2016: Elimination qualifying
Those two words may be enough to send a shiver down the spine of those who remember the farcical scenes that played out on Saturday at the 2016 Australian Grand Prix.
Lewis Hamilton scored his 50th career pole position and he wasn’t even in his car when it became official. The elimination format, where the slowest driver was eliminated every 90 seconds towards the end of qualifying sessions, had aimed for unpredictability but it resulted in a flat and uninteresting reality.
Cars were sent out too late to make it round in time for hot laps, and the starting grid was little different to the previous season.
Drivers were eliminated mid-session as the clock ticked down on out-laps, big names weren’t caught napping in the pits while others rapidly improved their times on-track and, with a countdown system in place, the usual suspects secured their spots earlier in the session than usual by virtue of close rivals being eliminated by the clock.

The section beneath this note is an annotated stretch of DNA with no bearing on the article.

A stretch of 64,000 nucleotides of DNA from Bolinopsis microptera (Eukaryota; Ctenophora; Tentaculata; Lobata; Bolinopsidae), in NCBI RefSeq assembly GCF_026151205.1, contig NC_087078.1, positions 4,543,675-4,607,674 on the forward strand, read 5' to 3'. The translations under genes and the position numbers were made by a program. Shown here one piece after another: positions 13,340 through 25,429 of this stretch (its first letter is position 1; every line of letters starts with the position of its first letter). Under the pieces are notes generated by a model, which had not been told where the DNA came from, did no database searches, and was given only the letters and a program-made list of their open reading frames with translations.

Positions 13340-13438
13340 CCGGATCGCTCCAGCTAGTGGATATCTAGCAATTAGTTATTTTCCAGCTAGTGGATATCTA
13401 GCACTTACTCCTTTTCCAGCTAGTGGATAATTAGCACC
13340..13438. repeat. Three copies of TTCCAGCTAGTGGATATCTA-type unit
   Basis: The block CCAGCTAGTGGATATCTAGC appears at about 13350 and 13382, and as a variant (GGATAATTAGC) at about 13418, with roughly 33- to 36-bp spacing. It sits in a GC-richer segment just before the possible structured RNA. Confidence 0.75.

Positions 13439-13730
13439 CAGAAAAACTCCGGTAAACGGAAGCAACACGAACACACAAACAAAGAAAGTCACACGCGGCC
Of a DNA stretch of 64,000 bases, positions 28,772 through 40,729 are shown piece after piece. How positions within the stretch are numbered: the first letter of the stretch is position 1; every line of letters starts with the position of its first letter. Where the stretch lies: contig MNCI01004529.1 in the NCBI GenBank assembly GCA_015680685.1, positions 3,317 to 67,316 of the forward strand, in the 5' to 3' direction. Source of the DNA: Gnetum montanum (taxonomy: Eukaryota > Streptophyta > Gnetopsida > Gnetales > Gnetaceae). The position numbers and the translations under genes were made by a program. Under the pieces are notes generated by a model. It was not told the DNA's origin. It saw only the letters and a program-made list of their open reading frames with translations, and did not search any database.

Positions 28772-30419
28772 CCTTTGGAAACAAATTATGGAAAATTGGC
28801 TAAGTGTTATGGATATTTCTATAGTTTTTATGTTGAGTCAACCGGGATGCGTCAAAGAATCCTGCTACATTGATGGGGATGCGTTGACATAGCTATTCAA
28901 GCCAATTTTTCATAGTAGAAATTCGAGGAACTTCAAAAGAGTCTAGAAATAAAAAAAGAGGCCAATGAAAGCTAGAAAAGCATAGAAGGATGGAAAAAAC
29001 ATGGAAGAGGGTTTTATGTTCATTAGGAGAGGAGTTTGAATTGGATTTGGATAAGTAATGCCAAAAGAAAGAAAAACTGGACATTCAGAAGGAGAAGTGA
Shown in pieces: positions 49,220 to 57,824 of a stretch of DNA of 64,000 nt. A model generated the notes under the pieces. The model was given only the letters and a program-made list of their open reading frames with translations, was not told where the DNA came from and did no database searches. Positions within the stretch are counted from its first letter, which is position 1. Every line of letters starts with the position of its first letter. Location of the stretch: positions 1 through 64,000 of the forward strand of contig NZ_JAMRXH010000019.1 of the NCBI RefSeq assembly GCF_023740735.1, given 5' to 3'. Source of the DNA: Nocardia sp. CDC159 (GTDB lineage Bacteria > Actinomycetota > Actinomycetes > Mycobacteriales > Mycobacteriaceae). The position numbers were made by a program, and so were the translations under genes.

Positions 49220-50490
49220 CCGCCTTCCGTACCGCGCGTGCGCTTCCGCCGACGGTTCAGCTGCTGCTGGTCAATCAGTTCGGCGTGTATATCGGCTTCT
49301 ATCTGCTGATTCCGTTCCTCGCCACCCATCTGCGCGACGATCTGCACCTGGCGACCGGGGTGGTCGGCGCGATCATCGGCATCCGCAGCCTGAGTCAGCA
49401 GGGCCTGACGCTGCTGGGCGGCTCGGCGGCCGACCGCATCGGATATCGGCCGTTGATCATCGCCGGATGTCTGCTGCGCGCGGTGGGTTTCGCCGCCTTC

It led to confusion for fans on television as on-screen graphics were unclear, and by the end it was the same as had become the norm in F1, with a Mercedes front row lock-out. So much for unpredictability.
It somehow survived for an encore at the subsequent Bahrain Grand Prix, but the writing was on the wall long before the paddock arrived in Sakhir, and the concept was scrapped altogether after the race.
Formula 1 has tried many ways of shaking up the system on qualifying day, and the current knock-out system has delivered its share of shock results over the years, but would a reverse grid format be the answer?
Many junior formulae use the format and if you tune in earlier on a Sunday ahead of a Grand Prix, you might catch a Formula 2 Sprint Race.
The penultimate series on the ladder to F1 utilises a reverse grid format, switching the top eight drivers from the previous day’s feature race on the grid back to front.
Several first-time winners have scored victory in the sprint race since the series’ inception and GP2 days. Looking at 2019 results, Anthoine Hubert and Jack Aitkin were the only drivers to win from reverse-grid pole last year.
W Series trialled a full reverse grid format last season, inverting the championship standings for one round to set the grid in a non-championship race at Assen.
The results were compelling, and though Megan Gilkes won from pole, she did so by just 0.003sec from Alice Powell, who had started in 17th.
When asked about the concept being implemented in Formula 1 in place of qualifying last season, Sebastian Vettel branded the idea as “complete bullshit” while Lewis Hamilton said those responsible for the idea “don’t really know what they’re talking about.”